“You are powerful. Power does not come from your title, it comes from you telling your truth – every single day in your smallest of actions – what you decide to do with the dollars you spend, how you notice the dignity of the person on the street, how you give one act of kindness more than you thought. 2018 you are powerful. And I am telling you right now, if you show up, if you show up everyday – no matter what’s on the news, no matter what someone in power said – if you show up, and you give a little, care a little, help a little, heal a little, listen a little, love – if you don’t let the darkness of the world snuff out your light, if you don’t let the hatred of another make you cynical and turn your back, if you live a life committed to being powerful on a daily basis, to being powerful hour to hour…with accepting your responsibility, with being an agent, then you will make your ancestors proud.”

“Because today I’m telling you, you are your ancestors wildest dreams. But for the dream to truly be real, for the dream and hope of this country that is in the balance in this moral moment, it’s going to take an awful lot of power. So my hope today is that you leave here and be powerful. Let this world feel you everyday. Walk into every room, go to every place, and embrace the world with your spirit and with your truth and if you do that, if you live that way, if you strut like you are powerful, then I promise you that generations yet unborn will know of your light and your love.”

On the volunteer fair housing lawyers – motivated by what they saw during the March on Selma on the Edmund Pettus bridge – who would eventually help his parents overcome housing discrimination to buy a home in Bergen County, New Jersey:

“They thought to themselves and said why don’t we do the best we can with what we have where we are…and they got on the phone and started calling around and they found this young woman with a small organization called the fair housing council [that needed lawyers].  That was 1965. Four years later they get a case file with two names on it - Carolyn and Cary Booker, my parents.”

“I’ve been thinking these years so often about that moment on your couch when you’re comfortable, that moment in their office. I think about that moment  and how these folks did not allow their inability to do everything to undermine their determination to do something. They didn’t just sit there and look at the powerful people, saying powerful words and surrender their strength. In that one small moment, they understood that to do nothing is not only to surrender your power, but to do nothing is actually to contribute to the very injustices you’re witnessing.”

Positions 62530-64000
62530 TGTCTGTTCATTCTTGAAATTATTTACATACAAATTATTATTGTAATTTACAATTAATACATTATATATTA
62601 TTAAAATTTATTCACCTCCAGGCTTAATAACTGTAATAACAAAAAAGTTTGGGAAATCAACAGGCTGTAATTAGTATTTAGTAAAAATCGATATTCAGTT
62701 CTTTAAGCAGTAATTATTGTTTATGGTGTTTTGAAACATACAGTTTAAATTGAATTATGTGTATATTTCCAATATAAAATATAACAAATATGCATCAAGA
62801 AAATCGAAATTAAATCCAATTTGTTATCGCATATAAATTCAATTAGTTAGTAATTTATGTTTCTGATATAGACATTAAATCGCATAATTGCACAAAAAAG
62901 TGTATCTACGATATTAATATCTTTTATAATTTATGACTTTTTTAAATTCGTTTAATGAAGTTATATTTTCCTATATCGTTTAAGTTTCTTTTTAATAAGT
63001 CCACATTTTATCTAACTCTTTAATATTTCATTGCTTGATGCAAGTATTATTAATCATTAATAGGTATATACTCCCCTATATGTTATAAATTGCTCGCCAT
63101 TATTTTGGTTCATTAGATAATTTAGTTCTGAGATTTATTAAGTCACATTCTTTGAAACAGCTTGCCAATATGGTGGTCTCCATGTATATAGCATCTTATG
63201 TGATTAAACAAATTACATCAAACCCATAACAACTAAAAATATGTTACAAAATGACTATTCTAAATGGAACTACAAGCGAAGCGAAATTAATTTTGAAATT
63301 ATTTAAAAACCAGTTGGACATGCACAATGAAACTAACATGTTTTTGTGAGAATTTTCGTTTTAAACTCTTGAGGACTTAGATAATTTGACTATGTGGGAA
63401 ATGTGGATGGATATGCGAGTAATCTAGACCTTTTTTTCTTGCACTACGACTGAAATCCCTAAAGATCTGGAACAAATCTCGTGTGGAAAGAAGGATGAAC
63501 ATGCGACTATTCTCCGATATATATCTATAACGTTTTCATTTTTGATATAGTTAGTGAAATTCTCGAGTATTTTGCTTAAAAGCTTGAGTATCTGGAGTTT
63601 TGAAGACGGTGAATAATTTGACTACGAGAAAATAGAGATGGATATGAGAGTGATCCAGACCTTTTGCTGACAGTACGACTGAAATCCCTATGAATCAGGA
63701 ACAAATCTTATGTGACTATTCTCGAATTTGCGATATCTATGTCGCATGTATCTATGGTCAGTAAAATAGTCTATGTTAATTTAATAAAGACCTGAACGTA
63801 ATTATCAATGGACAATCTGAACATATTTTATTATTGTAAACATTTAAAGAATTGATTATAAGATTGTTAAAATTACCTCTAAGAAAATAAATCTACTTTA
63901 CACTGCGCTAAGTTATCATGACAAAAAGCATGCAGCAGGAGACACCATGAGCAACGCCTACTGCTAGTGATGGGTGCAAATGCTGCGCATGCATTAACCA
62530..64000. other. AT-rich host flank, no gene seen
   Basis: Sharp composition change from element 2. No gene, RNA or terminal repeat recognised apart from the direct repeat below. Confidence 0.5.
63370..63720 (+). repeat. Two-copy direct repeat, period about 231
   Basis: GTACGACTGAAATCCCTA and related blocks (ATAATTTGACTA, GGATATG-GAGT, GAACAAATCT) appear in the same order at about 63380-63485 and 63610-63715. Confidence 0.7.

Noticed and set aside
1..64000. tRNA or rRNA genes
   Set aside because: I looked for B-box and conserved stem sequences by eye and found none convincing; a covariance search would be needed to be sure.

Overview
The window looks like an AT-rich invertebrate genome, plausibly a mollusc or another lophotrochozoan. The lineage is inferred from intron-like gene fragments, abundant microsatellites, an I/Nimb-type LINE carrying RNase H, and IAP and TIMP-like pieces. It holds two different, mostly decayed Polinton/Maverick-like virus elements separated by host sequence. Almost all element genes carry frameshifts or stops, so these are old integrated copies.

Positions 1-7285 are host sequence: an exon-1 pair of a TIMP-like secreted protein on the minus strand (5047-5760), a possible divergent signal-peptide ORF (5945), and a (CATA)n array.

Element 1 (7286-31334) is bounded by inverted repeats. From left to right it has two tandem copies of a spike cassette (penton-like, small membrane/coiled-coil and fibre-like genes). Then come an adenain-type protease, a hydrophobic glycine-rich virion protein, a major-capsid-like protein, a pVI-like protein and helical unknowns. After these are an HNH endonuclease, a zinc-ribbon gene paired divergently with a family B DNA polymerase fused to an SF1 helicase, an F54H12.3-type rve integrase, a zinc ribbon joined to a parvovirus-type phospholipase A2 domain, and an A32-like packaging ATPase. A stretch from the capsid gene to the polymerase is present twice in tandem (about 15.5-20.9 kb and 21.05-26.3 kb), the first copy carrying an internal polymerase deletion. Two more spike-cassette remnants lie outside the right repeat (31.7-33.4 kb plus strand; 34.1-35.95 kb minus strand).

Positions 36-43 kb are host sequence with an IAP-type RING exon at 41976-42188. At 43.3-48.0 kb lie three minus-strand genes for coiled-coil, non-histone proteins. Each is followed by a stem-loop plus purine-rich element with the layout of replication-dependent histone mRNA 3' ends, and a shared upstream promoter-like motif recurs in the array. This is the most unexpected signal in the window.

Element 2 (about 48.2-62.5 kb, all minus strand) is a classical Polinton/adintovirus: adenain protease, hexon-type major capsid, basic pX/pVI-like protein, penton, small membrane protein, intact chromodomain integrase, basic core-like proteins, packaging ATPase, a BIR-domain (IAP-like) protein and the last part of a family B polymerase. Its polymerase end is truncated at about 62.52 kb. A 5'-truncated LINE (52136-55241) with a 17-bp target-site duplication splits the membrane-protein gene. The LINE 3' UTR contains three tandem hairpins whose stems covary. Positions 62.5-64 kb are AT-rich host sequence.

“That in so many ways, the opposite of justice is not injustice, it’s inaction, it’s apathy, its silence. They understood that it’s not enough to just say, ‘I am not a bigot.’ It’s so important to say, ‘I am an agent of love.’ It’s so important, not just to say, ‘I am not hateful.’ You have to be an agent of love. It’s not enough to say, ‘I am not sexist, I am not homophobic, I am not cruel or mean.’ It must be an activist decision you make – one decision in a world where we are so more intricately interwoven than we know, one decision, by one person, on one day ripples out into community. That patriotism of the people on the [Edmund Pettus] bridge. The love of country which means you love all your country men and women. That love on that [Edmund Pettus] bridge, one day people whose names I don’t know, standing up, unleashed that force of love into the world. And it instantaneously jumped one-thousand miles and changed the heart of one man sitting comfortably on a couch in New Jersey, who would then go on with his patriotism, with his love, with his activism. Small acts [like] volunteering on the weekends – he’d go on to change generations yet unborn.”

“I would not be here today if it wasn’t for that chain reaction of love, built on one action, on one day, one person to another person. It is a virtuous virus, it’s a cascade of love that we all have the power to do. Never forget that the biggest thing you can do on most every day is often just a small act of kindness, decency, love, and caring.”

On Congressman John Lewis:

“This is a hero to me, a giant. The man is so humble. He is just so kind. I now serve with John Lewis and I tell you, every time I’m with him, I’m still overwhelmed. But what’s amazing about him is he’s this teacher to me in what is power. You see, it’s not about his title, it’s not about his position it’s about the truth that he lives every day. I see the way he treats folk they may be Senators or Cabinet Secretaries, but I also see how he treats the folk that serve the food, that clean the hallways. He evidences to me the truth that you should always remember that someone who is nice to you, but rude to the waiter is not a nice person. Life isn’t about collecting complaints or gathering grievances. Another lesson he taught me that I share with you is that you don’t have to attend every argument you’re invited to. He lets me understand what the true definition of patriotism is – it’s not how long you sing the national anthem or the flag pin you might have on or all those symbols of patriotism – he teaches that patriotism means love of country and you cannot love your country unless you love your country men and women. And he shows me that you can’t lead the people if you don’t love the people. He shows me that the best language you can speak is not mastery of the English language or speak in another tongue – your first language must always be kindness. So this to me is what power is about.”